These two sights represent freedom for millions of people, and the Statue of Liberty, a 450,000 pound gift from the people of France, is a must-see for anyone visiting the Big Apple. It used to have the lengthier title "The Statue of Liberty Enlightening the World." Access to the islands is via a Circle Lines ferry, and a (free) timed pass is required. Ranger-led tours detail the history and technical aspects of the statue. Inside the base of Lady Liberty you'll find a number of exhibits and concessions, and from the observation deck the city and harbor views are unbeatable. Circle Lines recommends that guests arrive at least two hours in advance of their scheduled departure time.
Host to some of the top performers of all time, Radio City Music Hall was built in 1932 with the slogan, "The Showplace of the Nation." Radio City was the brainchild of theatrical impresario "Roxy" Rothafel, who had earned a reputation as a theatrical genius by employing an innovative combination of vaudeville, movies and razzle-dazzle decor to revive struggling theatres. Saved from demolition in the 1970s, the building was given landmark status in 1978. Walking tours give visitors the chance to see the gold-leaf ceilings, 30-foot chandeliers, decorative carpeting and the backstage area with a historic costume shop. The highlight of the tour is a meeting with a Rockette, one of the world-renowned high-stepping dancers who have graced the stage since its inception.
Spanning from the South Street Seaport to Brooklyn Heights, the famous Brooklyn Bridge has ushered New Yorkers across the East River since 1883. A must-see for any visitor to the Big Apple, the best way to experience the bridge is to take the 30-plus minute, 3,455-foot expedition and walk it. The wide pedestrian walkway is unparalleled and the view of Manhattan is incredible, suddenly making it easy to understand why decades of poets and painters have been fascinated by it. The great Walt Whitman even described the view from the bridge as the "most effective medicine my soul has yet partaken."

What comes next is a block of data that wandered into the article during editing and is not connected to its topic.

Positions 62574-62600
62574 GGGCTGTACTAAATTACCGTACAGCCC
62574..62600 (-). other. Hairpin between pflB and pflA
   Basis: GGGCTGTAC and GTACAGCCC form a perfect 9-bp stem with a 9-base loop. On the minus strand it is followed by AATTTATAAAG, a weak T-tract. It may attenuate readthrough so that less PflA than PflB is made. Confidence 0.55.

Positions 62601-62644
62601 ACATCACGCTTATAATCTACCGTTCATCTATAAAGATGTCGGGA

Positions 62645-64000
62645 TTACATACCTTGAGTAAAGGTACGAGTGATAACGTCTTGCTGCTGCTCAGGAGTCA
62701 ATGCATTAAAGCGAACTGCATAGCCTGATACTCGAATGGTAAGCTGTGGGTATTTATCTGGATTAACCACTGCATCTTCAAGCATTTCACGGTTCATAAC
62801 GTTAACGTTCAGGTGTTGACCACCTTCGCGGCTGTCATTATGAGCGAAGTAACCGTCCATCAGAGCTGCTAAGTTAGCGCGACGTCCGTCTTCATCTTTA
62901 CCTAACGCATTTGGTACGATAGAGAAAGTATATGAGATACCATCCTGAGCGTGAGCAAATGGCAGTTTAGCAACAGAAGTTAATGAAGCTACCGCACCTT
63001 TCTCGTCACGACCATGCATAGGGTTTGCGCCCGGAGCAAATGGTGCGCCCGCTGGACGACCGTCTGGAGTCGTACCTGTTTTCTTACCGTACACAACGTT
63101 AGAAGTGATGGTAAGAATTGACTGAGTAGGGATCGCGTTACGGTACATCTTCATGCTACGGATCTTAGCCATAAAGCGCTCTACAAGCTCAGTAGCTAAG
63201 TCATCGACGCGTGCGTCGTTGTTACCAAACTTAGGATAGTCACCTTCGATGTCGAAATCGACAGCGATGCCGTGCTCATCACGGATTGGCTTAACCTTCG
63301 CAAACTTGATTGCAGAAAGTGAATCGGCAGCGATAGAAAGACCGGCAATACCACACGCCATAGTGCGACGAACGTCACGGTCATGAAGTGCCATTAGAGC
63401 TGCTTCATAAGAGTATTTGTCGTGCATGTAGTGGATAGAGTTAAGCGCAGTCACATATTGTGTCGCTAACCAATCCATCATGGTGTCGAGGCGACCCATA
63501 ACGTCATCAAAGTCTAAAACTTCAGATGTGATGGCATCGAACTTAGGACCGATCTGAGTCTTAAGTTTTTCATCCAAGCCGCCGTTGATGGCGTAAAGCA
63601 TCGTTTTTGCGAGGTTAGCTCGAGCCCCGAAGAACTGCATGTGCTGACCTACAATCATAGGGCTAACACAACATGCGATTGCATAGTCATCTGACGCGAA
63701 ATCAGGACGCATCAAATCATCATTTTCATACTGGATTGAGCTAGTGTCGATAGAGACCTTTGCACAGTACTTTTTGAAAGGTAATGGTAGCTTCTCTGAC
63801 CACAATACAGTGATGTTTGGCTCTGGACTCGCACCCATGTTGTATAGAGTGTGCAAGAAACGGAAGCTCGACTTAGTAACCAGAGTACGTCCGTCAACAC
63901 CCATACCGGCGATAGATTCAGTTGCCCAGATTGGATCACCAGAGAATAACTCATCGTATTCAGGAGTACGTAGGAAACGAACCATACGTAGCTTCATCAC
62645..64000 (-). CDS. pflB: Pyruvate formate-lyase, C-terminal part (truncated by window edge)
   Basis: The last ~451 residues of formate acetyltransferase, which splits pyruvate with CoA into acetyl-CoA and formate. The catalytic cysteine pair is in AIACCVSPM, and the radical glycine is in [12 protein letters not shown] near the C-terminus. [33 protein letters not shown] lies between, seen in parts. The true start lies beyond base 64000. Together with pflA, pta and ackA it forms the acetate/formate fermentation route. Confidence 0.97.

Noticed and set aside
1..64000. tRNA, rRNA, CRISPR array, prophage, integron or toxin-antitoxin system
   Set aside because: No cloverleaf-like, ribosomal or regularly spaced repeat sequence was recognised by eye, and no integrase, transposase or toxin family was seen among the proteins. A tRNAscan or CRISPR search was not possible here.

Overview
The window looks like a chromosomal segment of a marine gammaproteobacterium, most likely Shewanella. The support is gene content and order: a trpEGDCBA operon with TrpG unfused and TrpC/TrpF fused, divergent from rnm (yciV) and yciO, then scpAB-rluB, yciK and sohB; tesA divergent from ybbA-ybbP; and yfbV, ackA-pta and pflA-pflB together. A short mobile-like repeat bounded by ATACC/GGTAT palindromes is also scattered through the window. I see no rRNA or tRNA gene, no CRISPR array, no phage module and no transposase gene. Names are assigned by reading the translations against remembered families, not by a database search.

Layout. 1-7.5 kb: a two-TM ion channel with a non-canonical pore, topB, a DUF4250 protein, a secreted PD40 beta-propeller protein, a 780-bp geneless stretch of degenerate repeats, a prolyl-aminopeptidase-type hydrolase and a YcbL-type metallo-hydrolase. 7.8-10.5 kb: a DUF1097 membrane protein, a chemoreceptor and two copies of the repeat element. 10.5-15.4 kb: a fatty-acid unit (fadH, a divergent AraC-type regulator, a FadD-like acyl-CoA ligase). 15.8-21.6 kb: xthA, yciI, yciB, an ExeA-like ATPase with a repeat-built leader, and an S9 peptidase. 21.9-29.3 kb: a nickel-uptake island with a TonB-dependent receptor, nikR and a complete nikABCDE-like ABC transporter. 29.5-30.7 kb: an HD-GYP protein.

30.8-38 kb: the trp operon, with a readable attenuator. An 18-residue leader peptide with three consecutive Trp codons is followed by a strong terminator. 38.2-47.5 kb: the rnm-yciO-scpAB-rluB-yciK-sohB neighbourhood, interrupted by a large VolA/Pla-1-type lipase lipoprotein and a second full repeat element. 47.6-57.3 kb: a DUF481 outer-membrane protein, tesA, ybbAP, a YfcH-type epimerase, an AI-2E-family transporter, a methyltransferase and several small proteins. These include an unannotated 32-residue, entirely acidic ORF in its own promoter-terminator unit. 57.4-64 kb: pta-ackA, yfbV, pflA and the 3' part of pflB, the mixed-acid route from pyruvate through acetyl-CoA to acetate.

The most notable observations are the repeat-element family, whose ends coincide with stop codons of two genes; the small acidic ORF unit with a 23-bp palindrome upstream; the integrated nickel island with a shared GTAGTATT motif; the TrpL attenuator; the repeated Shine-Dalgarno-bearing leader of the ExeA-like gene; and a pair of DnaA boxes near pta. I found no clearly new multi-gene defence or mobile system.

There are many active reasons that you may want to visit Red Hook Ball Park. A friendly game of Little League. A nice outdoor pool swim to exhaust the kids for a few hours. Even an indoor basketball court or pool tables. However, the real reason many people go here is not to stay in shape, but rather to lose their shape - and happily. Since 1974, artisans food vendors from all corners of Latin America have gathered here. There were Food Trucks here before Food Trucks were trendy. It is even home of the NYC Vendy awards - the Oscars of Street food.
For nearly a century, the brightest lights, the biggest music, the longest parties and all the star power you could ask for have stemmed from along a few blocks of a street called Broadway. Some of the hardest working performers converge here in the Great White Way for the chance to entertain the world. At one time, this area was a haven for decadence. Seedy sex shops and peep shows infested the area until a successful revitalization effort and the arrival of new tenants like David Letterman paved the way for a new Times Square. Each year, 26 million tourists walk the theater-laden streets (40 theaters, including 22 landmarks) and dine at the various restaurants (with over 250 offering everything from fast food to luscious local and international eats). In addition, Times Square hosts the largest New Year's Eve celebration in the country. You may have heard of it.